Fashion District Philadelphia, which opened in September, is just steps from the convention center and offers not only an appealing range of retailers, but also dining options that include City Winery Philadelphia—a culinary and cultural wine experience with fine dining, classes, concerts and private events for up to 500, reception-style—and an entertainment zone that includes Wonderspaces (an immersive art experience) and an upscale bowling alley with ping pong, billiards and arcade games.
Penn Museum was founded in 1887 to showcase findings from the University of Pennsylvania’s more than 300 archaeological and anthropological expeditions around the world. Last year, the Mexico and Central America Gallery and the Africa Galleries reopened with dynamic new displays that span 3,000 years. In the Main Entrance Hall, the museum’s ancient Sphinx—at 12.5 tons, largest in the Western Hemisphere—has taken up residence. Groups can also join in events such as Drinking in Culture, which explores traditions of spirits and fermented beverages, and Night Vision Tours, which prowls the museum’s exhibits by flashlight.
The Capitol District calls itself “America’s front yard”—and with its monuments and memorials, 17 free Smithsonian museums and distinctive neighborhoods, it’s a perennial group pleaser. Over the past decade, it’s also become one of the nation’s dining meccas. The cuisine scene is ever-evolving and offers funky neighborhood gems to the Michelin honored.
Because D.C. is where the world comes to influence opinion and shape policy, provocative thought leaders are available on nearly any business and governmental topic, and Destination DC can help secure their participation as keynotes and panelists.
Walter E. Washington Convention Center offers so much more than 2.3 million sq. ft. of space, including a central downtown location easily accessible by DC Metro, a $4 million art collection and high marks in sustainability. It has 77 breakout rooms, the largest ballroom in the region, and can host events for 500 to 42,000 attendees.
With $13.9 billion in hotel development underway, the district welcomes 12 new hotels with more than 2,525 rooms in the pipeline. Newly opened Thompson Washington DC in the historic Navy Yard adds 225 guest rooms and 7,000 sq. ft. of meeting space to Capitol Riverfront, including rooftop event space. Renowned restaurateur Danny Meyer brings his signature hospitality there with Maialino Mare, a Roman-style trattoria with private dining for groups.
Other hotels introducing new and renovated event spaces this year include iconic Willard InterContinental Washington D.C. (335 guest rooms, 22,000 sq. ft. of meeting space), Four Seasons Washington, DC (222 guest rooms, 22,925 sq. ft.), The Madison Washington DC, A Hilton Hotel (356 guest rooms, over 15,000 sq. ft.) and Mandarin Oriental Washington DC (373 guest rooms, 36,000 sq. ft.).
The most exciting new wrinkle in meetings hotels will be transformation later this year of Kimpton Mason & Rook Hotel into Viceroy Washington, DC, in Logan Circle, seven blocks from the convention center. The property will boast 178 guest rooms, a glass-enclosed outdoor patio restaurant and bar, a seasonal rooftop bar and more than 5,000 sq. ft. of meeting space.
Something new is nearly always happening at D.C.’s innumerable attractions. And set to debut soon is Planet Word Museum, featuring immersive exhibits and live performances from local artists who have a way with words. Through playful, interactive and unique experiences, like a 22-foot-high word wall that shows how words become part of a language, Planet Word will help visitors of all ages discover the fun of words and language. Details on group activities and tours are forthcoming.
The backdrops range from the ever-changing sea to rolling, green hills and valleys, to mist-shrouded mountains. The state’s meeting areas are equally varied. Norfolk is home to the world’s largest naval base and has a busy, modern downtown lined by high-rises. Colonial Williamsburg time-travels visitors back to the 18th century. Arlington, Alexandria, Hampton, as well as Loudon and Fairfax counties, offer close proximity to Washington, D.C., plus an abundance of attractions of their own.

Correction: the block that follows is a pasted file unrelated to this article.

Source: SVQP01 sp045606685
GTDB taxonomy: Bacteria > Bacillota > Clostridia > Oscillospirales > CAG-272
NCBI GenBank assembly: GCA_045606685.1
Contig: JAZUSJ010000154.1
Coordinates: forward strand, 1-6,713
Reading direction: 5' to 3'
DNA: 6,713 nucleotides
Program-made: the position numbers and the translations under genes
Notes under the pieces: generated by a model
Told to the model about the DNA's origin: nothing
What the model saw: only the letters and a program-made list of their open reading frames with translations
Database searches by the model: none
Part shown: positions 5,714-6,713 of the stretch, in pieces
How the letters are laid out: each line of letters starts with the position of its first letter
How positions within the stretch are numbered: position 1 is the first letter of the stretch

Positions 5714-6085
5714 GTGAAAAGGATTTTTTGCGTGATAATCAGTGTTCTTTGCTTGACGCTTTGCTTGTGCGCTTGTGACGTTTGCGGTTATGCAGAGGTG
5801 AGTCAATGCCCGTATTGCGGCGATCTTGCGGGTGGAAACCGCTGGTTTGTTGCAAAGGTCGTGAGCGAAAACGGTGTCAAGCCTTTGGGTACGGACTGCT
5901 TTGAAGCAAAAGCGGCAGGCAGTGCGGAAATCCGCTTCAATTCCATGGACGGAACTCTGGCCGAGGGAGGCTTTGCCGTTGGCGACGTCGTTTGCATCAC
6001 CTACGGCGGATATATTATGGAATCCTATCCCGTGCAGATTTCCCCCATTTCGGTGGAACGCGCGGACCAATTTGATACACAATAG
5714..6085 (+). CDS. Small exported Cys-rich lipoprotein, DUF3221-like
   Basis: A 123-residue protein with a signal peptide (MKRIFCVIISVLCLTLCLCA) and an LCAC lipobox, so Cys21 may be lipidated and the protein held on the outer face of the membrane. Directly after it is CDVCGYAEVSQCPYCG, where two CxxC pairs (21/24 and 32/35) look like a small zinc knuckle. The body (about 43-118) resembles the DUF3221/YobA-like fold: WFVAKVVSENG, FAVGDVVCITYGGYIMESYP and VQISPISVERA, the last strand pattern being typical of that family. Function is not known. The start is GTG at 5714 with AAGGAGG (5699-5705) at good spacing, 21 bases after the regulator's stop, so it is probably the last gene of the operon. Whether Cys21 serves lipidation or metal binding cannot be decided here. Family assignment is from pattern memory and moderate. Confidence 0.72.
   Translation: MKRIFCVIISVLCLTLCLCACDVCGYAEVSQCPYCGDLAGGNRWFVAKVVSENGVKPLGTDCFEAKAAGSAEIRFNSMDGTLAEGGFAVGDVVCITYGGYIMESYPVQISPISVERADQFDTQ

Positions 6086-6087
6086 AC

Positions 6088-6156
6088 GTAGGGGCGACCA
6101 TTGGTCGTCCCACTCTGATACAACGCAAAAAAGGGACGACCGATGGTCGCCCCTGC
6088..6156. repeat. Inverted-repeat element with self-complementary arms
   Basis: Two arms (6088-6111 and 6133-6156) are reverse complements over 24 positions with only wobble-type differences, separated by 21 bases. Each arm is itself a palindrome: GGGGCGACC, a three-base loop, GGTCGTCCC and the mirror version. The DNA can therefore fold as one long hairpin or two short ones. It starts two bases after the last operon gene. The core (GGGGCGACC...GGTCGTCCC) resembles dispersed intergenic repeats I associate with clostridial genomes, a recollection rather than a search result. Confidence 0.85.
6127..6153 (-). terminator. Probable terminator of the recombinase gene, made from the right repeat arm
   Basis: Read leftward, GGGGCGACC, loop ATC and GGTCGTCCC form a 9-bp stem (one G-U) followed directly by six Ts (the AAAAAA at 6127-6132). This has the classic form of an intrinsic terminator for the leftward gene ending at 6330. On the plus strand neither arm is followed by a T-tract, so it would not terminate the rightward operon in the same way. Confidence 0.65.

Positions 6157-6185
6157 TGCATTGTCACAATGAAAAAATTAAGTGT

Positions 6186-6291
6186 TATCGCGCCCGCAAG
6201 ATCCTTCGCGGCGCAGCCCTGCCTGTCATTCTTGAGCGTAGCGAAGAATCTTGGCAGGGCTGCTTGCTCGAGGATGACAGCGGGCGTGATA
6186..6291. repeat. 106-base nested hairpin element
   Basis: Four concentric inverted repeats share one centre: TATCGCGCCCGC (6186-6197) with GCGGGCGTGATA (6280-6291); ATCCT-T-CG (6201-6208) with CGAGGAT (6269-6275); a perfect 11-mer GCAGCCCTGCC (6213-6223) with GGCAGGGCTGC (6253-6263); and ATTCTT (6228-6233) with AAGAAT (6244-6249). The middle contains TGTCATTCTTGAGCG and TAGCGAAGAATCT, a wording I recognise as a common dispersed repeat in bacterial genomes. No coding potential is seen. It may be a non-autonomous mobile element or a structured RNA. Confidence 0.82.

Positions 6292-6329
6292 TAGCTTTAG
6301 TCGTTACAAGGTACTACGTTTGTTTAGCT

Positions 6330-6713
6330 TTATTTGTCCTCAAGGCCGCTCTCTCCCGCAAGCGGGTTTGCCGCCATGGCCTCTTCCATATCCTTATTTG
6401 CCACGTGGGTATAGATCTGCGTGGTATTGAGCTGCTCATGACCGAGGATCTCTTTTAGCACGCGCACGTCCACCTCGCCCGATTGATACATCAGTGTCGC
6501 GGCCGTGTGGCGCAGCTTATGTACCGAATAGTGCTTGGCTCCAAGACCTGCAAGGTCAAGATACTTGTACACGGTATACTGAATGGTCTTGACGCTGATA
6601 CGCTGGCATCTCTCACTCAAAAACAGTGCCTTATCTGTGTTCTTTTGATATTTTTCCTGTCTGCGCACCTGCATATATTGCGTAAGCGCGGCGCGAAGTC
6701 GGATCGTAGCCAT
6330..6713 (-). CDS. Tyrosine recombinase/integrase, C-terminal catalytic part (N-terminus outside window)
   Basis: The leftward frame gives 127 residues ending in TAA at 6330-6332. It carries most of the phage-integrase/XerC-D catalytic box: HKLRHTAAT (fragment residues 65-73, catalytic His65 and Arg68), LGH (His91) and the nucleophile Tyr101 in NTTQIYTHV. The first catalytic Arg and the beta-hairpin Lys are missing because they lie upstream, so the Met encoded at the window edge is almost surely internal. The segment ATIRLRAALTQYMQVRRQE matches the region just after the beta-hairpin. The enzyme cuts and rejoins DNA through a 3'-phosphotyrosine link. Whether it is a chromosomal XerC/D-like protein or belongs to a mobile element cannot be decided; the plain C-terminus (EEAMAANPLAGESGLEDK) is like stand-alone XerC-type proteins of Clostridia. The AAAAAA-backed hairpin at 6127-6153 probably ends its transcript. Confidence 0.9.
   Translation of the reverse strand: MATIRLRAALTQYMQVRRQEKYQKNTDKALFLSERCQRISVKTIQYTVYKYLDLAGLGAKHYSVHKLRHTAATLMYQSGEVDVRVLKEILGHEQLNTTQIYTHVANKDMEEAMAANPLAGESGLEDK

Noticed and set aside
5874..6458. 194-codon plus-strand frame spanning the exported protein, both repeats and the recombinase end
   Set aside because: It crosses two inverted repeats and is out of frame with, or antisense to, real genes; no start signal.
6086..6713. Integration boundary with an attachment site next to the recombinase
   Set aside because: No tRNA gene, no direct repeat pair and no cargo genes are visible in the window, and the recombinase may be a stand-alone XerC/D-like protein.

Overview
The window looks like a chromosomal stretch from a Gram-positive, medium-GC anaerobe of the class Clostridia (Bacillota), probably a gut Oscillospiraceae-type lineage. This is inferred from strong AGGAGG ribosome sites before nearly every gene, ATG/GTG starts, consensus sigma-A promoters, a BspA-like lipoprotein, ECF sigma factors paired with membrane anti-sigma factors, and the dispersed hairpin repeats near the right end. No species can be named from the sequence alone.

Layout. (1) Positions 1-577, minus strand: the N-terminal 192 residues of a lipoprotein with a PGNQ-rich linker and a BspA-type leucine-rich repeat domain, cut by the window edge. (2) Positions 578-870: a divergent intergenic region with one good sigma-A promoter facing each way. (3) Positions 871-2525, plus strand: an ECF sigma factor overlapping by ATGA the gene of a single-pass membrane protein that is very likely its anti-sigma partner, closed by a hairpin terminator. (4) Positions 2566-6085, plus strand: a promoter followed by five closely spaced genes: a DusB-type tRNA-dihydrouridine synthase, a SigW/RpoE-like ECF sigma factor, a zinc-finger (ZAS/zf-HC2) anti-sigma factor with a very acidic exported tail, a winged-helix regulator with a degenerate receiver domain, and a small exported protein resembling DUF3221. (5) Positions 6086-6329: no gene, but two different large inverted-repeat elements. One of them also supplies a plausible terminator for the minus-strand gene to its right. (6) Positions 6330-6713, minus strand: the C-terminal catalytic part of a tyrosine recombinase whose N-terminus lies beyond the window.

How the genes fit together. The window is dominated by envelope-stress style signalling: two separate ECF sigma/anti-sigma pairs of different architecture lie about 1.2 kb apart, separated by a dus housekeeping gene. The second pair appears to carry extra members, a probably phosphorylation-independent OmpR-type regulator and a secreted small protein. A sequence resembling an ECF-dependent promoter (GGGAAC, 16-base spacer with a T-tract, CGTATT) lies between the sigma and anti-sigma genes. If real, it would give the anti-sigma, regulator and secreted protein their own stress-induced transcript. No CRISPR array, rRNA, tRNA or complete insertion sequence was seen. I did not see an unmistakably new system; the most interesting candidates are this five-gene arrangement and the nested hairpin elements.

The capital of Richmond has fascinating history, a major culinary scene, 18,000 hotel rooms and the commonwealth’s largest meeting space, Richmond Convention Center (700,000 sq. ft. of meeting space).
Another city worth investigating is Virginia Beach. Famed for its 3-mile boardwalk overlooking vast and beautiful Chesapeake Bay, it also is home to the nation’s first lighthouse (commissioned by George Washington); ViBe Creative District, which showcases local artisans of many stripes and murals by street artists; and Military Aviation Museum, where the world’s largest collection of aircraft from the two world wars that still fly can be admired; events can be hosted in the museum, hangars and outdoor spaces.
Virginia Beach Convention Center is not only architecturally stunning, but was also first in the country to win LEED Gold certification. It has 516,522 sq. ft. of exhibit space.
Marriott Virginia Beach Oceanfront opened last year, with 305 guest rooms and 25,000 sq. ft. of meeting space. Delta Hotel Virginia Beach Bayfront Suites, a reflagging of Virginia Beach Resort Hotel & Conference Center, underwent a $25 million renovation of its 295 guest rooms and 12,257 sq. ft. Another altered identity came to 1927-vintage Cavalier Hotel, now Historic Cavalier Hotel & Beach Club (85 guest rooms and 4,721 sq. ft.) as part of Marriott’s Autograph Collection. An $85 million renovation even added America’s first working distillery inside a hotel.
Brooke Dornan is director of events at Alexandria-based American Society of Naval Engineers. She brought 1,400 attendees, among them military officers, defense contractors, researchers, training personnel and shipyard management staff, to Virginia Beach for a Fleet Maintenance & Modernization Symposium.
“We like the fact that Virginia Beach affords easy accessibility to attendees from the Norfolk shipyards,” Dornan says. “But we also really like the convention center. It’s the perfect size for us. We find the staff very professional; no request is too much for them. And the city is laid-back and walkable, with friendly people and good restaurants. We were also there in 2016…and we’re coming back in 2020.”